Many people stated that they would like to have more time for themselves in the future (16%), including more time to focus on physical and mental health, engage in hobbies, relax, meditate, become more aware and present, slow down, and attain balance. Participants also indicated that spending more time with family and friends (16%), being less busy and tied to work obligations (11%), and enjoying life more and practicing gratitude (9%) would be preferred in the future. Responses revealed that some participants were experiencing loneliness prior to the crisis and would like to increase their social connections in the future (8%). Spending more time outdoors (7%), less time procrastinating (7%), and engaging in more creativity, art, and hobbies (7%) were also identified as things that could be done differently. Participants indicated they would like to worry and complain less (7%), stock up more and prepare to be self-sufficient (4%), as well as travel more (4%), live modestly (3%), and use less media and technology (1%).

Many participants stated that nothing was standing in their way of doing things differently (26%). Some stated that a busy lifestyle and social pressures could be obstacles (21%), while others said that procrastination and self-doubt may prevent them from doing things differently in the future (13%). The virus (12%), work and commuting (11%), and lack of financial resources (6%) were also identified as potential obstacles. Participants felt that the government could get in the way (5%), and so could lack of time (4%), travel restrictions (1%), and consumerism (1%).

What was the mental and emotional state during the crisis?

The most prevalent emotion to describe the current mindset was grateful, chosen by 70% of participants. 49% expressed feeling hopeful, 40% felt connected, and 39% were worried. Many expressed feeling caring (39%), relaxed (35%), motivated (34%), creative (34%), inspired (30%), and content (29%). Participants also reported feeling anxious (30%), frustrated (28%), and sad (25%), as well as engaged (25%), confident (24%), energized (22%), and empowered (18%). Some reported feeling overwhelmed (20%), lonely (17%), bored (16%), angry (8%), depressed (8%), apathetic (8%), and shocked (3%).

Overall, 68% of expressed emotions were positive, and 32% were negative. Perhaps most interestingly, participants reported feeling a complex mix of emotions at this time. 19% reported feeling both worried and hopeful, while 12% felt both overwhelmed and grateful. Also, 11% expressed being anxious as well as motivated or engaged, and 11% reported feeling relaxed as well as overwhelmed, anxious or depressed. The range of emotions experienced at this time truly reflects an unprecedented situation and the complexity of human experience in times of uncertainty.

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Fig. 4: Percentage of respondents who chose a specific emotional or mental state.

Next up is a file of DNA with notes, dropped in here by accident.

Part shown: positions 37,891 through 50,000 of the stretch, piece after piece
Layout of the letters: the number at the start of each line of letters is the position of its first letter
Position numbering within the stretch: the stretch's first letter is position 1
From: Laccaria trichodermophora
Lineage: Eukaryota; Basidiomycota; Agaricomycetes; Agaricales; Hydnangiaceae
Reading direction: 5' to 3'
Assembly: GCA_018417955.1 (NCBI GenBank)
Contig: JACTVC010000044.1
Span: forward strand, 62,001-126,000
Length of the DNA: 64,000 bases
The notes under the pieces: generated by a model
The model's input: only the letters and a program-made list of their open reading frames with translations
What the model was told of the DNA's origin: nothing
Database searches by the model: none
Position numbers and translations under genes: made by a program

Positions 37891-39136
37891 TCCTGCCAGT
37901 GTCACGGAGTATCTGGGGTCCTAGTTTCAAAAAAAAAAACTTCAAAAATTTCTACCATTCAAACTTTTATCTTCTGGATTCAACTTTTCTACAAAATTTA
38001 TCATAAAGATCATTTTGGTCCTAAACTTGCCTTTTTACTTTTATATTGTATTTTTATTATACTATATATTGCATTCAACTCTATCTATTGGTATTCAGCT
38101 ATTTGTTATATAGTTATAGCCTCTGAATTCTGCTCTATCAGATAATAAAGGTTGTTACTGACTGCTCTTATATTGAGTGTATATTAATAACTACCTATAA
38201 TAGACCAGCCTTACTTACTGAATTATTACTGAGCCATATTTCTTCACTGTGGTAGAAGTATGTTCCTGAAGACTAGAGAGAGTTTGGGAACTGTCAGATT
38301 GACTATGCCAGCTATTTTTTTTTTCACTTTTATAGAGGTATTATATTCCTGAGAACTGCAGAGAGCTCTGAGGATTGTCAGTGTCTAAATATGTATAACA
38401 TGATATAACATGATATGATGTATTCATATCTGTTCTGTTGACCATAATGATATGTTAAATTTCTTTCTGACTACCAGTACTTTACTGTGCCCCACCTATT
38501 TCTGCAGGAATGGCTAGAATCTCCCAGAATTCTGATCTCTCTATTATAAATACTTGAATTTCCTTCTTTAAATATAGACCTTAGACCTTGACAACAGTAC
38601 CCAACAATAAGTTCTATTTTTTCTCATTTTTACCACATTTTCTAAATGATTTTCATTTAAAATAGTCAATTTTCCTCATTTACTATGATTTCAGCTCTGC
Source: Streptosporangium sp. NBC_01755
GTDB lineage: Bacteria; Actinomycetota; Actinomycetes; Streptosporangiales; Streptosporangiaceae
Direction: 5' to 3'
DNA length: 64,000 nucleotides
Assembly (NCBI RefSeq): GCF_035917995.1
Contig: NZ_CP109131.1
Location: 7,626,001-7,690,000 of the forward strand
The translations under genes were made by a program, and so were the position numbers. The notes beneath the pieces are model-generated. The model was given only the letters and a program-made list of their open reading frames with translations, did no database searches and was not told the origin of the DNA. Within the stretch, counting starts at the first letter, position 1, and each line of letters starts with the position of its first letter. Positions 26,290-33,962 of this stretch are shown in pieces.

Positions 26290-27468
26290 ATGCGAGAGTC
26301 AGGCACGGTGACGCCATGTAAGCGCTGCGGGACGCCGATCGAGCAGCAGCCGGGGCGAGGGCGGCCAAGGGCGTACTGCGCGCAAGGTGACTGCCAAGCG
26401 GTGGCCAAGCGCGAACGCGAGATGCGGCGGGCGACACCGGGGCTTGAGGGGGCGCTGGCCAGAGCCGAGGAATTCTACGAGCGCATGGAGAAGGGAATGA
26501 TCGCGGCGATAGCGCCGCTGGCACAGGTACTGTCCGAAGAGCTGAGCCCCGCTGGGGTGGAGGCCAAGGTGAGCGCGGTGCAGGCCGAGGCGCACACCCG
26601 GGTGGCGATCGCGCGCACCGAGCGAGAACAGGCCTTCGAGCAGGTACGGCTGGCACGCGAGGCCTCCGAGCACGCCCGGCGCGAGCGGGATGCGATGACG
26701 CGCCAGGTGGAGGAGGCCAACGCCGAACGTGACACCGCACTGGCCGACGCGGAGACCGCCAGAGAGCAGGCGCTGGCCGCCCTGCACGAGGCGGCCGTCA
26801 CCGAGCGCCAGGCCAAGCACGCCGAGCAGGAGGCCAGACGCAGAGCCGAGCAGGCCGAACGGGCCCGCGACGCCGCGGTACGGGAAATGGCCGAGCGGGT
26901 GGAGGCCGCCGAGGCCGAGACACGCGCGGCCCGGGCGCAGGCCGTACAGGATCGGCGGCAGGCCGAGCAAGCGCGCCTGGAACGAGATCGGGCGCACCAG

What is the vision of the collective mindset after the crisis?

Majority of participants envisioned having a positive, growth-oriented mindset after the crisis, with 57% describing their future mindset in terms of being motivated, optimistic, curious, reflective, eager, enlightened, grateful, purposeful, responsible, compassionate, creative, joyful, and balanced. 18% indicated that they had mixed feelings, were not sure, or anticipated being more anxious due to the potential second wave of the virus. 14% envisioned being more connected and engaged in the community after the crisis. 13% stated that they would be relieved, relaxed and content, 10% that they will feel the same as before, while 4% anticipated feeling very different. 6% envisioned being ready, adaptive, and open to new experiences, and 4% would feel free, independent, and able to live in the moment. 3% expressed they would feel tired, annoyed or angry, and 1% said they would have a more minimalistic mindset.

Common Themes

The need for connection

It is not surprising that relationships were identified as most essential during the crisis, since the need for connection and close relationships is the most fundamental human need. To fill this need, one does not simply require a higher number of connections, but good quality relationships that are meaningful. In Loneliness: Human Nature and the Need for Social Connection, Cacciopo and Patrick (2008) indicated that the subjective experience of loneliness comes from chronic feelings of isolation, which can occur even when one is surrounded by people if these connections are not supportive and meaningful. Loneliness can have devastating impacts on health, comparable to the effects of high blood pressure, lack of exercise, obesity, or smoking (House, Landis, and Umberson, 1988).